Next, the EOF bit and the next TBD field are eliminated. Thus, it eliminates a substantial part of the overhead data associated with a transfer data buffer that must be transferred over the system bus 16 to controller 14.
Next, TCB fragment structure 40 is contiguous in main memory. Thus, by specifying the address of the beginning byte and the length of the array, the entire array can be passed over the system bus in burst mode and therefore substantially faster than if a memory cycle were required for each pointer.
Next, since each TCB fragment pointer contains not only the location of the fragment buffer but also its size, the driver and therefore the controller know in advance exactly the quantity of data that can be transmitted and thereefore that entire quantity in burst mode. Thus up to an entire frame can be transferred in burst mode.
The advantages are that many CPU instructions formerly needed to set up and manage the TBDs in driver space are eliminated.
FIG. 10 is a flow chart of the process of the present invention. Referring now to FIG. 10, process step 170 takes place at the driver initialization time. In this step, the memory management module sets up a pool of TxCBs. This is the same as in the prior art. However, the memory management module of the driver no longer needs set up a pool of TBD's. Also at set up time, the transmit module of the driver layer specifies to the protocol layer that all pointer fields 90 in data fragment descriptors 92a-n be set up with physical addresses.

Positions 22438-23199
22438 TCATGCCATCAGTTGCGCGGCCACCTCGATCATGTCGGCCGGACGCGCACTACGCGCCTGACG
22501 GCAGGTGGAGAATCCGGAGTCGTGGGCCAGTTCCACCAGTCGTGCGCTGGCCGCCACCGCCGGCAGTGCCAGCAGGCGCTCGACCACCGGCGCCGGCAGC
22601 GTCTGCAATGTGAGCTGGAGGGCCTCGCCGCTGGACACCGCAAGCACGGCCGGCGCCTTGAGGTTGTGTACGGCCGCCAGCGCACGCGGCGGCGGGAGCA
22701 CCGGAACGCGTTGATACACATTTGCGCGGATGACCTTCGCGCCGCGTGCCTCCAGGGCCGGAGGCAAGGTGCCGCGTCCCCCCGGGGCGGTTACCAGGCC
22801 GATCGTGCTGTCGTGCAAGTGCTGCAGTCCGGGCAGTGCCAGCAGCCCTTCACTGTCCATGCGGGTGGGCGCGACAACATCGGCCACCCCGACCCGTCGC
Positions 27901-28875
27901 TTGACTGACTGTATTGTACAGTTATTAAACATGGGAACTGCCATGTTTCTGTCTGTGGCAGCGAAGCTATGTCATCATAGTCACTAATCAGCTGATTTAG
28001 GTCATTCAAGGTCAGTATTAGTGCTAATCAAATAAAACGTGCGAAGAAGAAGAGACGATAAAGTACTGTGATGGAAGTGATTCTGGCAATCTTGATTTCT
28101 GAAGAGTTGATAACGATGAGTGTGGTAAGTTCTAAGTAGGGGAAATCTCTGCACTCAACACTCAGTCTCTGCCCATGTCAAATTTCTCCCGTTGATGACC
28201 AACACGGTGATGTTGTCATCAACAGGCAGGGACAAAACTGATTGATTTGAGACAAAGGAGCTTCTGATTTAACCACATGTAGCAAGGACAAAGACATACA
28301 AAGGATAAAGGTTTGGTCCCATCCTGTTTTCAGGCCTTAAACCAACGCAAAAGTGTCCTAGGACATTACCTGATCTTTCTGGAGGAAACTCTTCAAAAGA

At process step 172, the individual fields of an allocated TxCB are set up. At process step 174, the driver layer 60 copies any optional data from the TCB header into the TxCB header.
The next two steps in the prior art, setting up the TBD's including the size and the translation of addresses, is eliminated. TBDs in driver space are no longer needed.
The step of setting up the EOF bit in the TBD is no longer required because there are no TBD's.
The steps of setting up the pointer from the TxCB to TBD array and issuing of the transfer command remain the same as the prior art.
The foregoing preferred embodiments are subject to numerous adaptations and modifications without departing from the concept of the invention. Therefore, within the scope of the appended claims, the invention may be practiced other than as specifically described herein.
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|U.S. Classification||709/230, 709/220, 709/213, 709/250, 709/236, 709/245|
|International Classification||H04L12/56, H04L29/08|
|Cooperative Classification||H04L49/9057, H04L49/9047, H04L49/901, H04L49/90|
|European Classification||H04L49/90P, H04L49/90C, H04L49/90, H04L49/90M|
|Oct 10, 1995||AS||Assignment|
Owner name: INTEL CORPORATION, CALIFORNIA
Free format text: ASSIGNMENT OF ASSIGNORS INTEREST;ASSIGNORS:ADITYA, VIKAS;IYER, PRAKASH;REEL/FRAME:007724/0677
Effective date: 19951003
|Sep 1, 1998||CC||Certificate of correction|
|Sep 14, 2001||FPAY||Fee payment|
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|Sep 16, 2005||FPAY||Fee payment|
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|Aug 19, 2009||FPAY||Fee payment|